It’s often said that countries have national characteristics, that there’s certain similar traits that people brought up in a similar culture seem to have. At least sometimes, that’s simply not true however. As Sunderland seek a replacement for the irascible and belligerent Paolo di Canio initial talk was that former Chelsea manager, and fellow Italian Roberto di Matteo was in the frame. Latterly however, a few of the ‘red tops’ are adding another name, this time a son of Sardinia, current Watford manager Gianfranco Zola.
The appointment was of di Canio was seen by many as an extravagant gamble. In the early days however, it seemed to be paying high dividends as the team picked up a zest from the combative style of di Canio, and secured their Premier League status with a series of good performances, including the 3-0 demolition of local rivals Newcastle United at St James Park. The bubble of euphoria quickly burst however, and as results turned against the Black Cats this season, what was seen as an emotive and demanding coaching style, now seemed as illogical and decisive. It was little surprise to anyone therefore when the plug was finally pulled on di Canio’s tenure on Sunday evening – although I had called it on my Facebook page many hours before. With di Canio gone, it seems that Sunderland will need a steady hand to bring some balance to the club, and if the early predictions are to be borne out, it may be that although the nest manager may also be Italian, he will be an entirely different character to that of di Canio.
Roberto di Matteo was the early shout for the post, and his credentials suggest a good fit for the post. Already experienced as a Premier League manager with West Bromwich Albion before their, some would say, bizarre decision to dismiss him, he took over at Chelsea after Roman Abramovich appeared to tire of Andre Villas-Boas’s project. The first day di Matteo walked into Stamford Bridge, then carrying the sobriquet ‘Interim’ to his job title, the situation at the club was one of reported turmoil, including a divided dressing-room, disillusioned players and a fan base wondering what was going to happen. The fact that the Italian managed to produce harmony from such chaos, and then deliver the Holy Grail of the Champions’ League into the hands of Abramovich marked him out as a particular talent. It was of course then very difficult not to give him the job full time, which was probably never part of the initial plan. Despite creating a team that was easy on the eye and in the early part of the season one that as four points clear at the top of the nascent Premier League, repeating the European feat was not possible and a poor performance lead to elimination in the group stages and a P45 for di Matteo. Should Sunderland be looking for the a ‘peacemaker’ sort of manager, with a calm and pleasant manner about, plus experience and success at the highest level, they could do worse.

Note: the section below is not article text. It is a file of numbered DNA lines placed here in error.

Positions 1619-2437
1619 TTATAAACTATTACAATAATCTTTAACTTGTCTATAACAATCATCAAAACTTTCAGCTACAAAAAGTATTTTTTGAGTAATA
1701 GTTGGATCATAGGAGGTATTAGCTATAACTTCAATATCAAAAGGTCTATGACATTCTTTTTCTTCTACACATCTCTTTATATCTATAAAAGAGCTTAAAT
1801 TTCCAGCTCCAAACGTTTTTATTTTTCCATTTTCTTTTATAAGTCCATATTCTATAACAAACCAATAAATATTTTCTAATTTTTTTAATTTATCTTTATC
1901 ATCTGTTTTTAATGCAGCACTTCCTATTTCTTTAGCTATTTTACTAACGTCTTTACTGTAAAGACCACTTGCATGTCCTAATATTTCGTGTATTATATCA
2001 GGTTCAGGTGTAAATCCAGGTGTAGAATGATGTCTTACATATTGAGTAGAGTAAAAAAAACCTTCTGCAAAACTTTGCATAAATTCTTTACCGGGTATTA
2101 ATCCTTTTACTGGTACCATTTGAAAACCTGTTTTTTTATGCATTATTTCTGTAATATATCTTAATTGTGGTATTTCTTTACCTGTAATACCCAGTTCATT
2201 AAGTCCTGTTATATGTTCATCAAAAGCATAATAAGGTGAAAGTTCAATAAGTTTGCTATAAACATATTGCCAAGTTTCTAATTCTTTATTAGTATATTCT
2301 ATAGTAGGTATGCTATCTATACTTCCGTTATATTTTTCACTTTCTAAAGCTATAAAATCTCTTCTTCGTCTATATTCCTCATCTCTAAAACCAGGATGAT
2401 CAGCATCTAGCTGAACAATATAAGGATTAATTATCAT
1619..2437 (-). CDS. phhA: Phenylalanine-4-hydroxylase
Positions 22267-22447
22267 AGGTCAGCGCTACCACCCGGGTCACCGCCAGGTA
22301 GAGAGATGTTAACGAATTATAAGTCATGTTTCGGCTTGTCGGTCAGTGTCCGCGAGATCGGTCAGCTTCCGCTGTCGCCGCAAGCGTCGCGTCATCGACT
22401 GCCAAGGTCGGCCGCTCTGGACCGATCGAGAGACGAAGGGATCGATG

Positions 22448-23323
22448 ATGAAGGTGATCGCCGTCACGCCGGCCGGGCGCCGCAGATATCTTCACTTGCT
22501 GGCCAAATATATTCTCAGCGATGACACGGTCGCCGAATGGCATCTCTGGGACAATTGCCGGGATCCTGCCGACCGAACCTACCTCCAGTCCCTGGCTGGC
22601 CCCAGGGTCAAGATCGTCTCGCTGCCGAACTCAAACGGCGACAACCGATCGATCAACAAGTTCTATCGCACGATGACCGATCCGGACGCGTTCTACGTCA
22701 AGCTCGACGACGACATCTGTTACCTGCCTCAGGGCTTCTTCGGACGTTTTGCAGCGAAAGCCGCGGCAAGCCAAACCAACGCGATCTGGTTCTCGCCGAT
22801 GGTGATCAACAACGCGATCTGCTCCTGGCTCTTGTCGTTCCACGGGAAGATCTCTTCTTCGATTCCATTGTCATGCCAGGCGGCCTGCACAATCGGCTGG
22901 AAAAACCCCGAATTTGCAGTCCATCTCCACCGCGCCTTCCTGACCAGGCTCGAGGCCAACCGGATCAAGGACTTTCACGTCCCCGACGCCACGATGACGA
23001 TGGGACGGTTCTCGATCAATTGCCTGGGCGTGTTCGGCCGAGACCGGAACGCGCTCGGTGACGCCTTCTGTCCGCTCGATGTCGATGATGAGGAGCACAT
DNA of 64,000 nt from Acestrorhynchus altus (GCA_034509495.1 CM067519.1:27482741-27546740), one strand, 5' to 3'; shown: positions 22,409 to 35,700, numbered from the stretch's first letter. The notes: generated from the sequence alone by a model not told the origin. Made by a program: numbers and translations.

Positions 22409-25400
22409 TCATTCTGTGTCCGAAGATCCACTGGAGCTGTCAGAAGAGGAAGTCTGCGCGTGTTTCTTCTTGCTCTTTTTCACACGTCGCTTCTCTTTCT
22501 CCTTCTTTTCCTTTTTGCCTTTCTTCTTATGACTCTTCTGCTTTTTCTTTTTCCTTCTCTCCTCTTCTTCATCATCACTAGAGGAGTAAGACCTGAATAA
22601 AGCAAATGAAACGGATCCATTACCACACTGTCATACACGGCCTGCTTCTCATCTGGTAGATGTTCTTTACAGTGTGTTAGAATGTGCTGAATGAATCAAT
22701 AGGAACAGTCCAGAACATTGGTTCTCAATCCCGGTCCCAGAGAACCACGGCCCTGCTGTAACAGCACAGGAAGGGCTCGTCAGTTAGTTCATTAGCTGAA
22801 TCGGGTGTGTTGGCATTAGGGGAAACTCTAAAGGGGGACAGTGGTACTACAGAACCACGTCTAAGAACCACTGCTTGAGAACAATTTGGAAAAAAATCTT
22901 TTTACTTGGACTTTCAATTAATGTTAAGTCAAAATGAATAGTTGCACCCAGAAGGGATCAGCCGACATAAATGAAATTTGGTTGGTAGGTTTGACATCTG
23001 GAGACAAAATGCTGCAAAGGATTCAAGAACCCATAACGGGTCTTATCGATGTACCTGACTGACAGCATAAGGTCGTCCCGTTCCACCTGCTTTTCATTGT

As mentioned, above, the other name in the frame at the moment is Gianfranco Zola. Again a Chelsea old boy, and once tipped for the Stamford Bridge hot seat, he also has Premier League experience. West Ham gave the little Italian – surely one of the most universally liked imports into English football – a torrid introduction to Premier League management, but having survived the experience, he has gone again with Watford, and narrowly missed out on promotion via the play-offs last season. Again this season, Watford look to be one of the likely contenders for at least the end of season jamboree. Zola has a lot of similar qualities to di Matteo, in that he is probably the antithesis of the di Canio approach, plus he would carry a lot of cache as being respected for his outstanding playing career. Zola being Zola however, it’s not certain of course that he would feel it right to leave Watford with the job half done, and it may be difficult for Sunderland to lure him away from Vicarage Road, if the Black Cats focus dropped on him.
It of course no certainty that Sunderland will choose to go with another Latin manager, but with an Italian Director of Football in place, there’s probably a decent chance. Should they go down the route of looking for someone to come in a pour oil on the club’s troubled waters, both di Matteo and Zola would fit the bill. Turning around a club in apparent decline, with a number of players brought in by the now exiled manager is going to be a difficult job, but it may just be that it turns out to be an Italian one.
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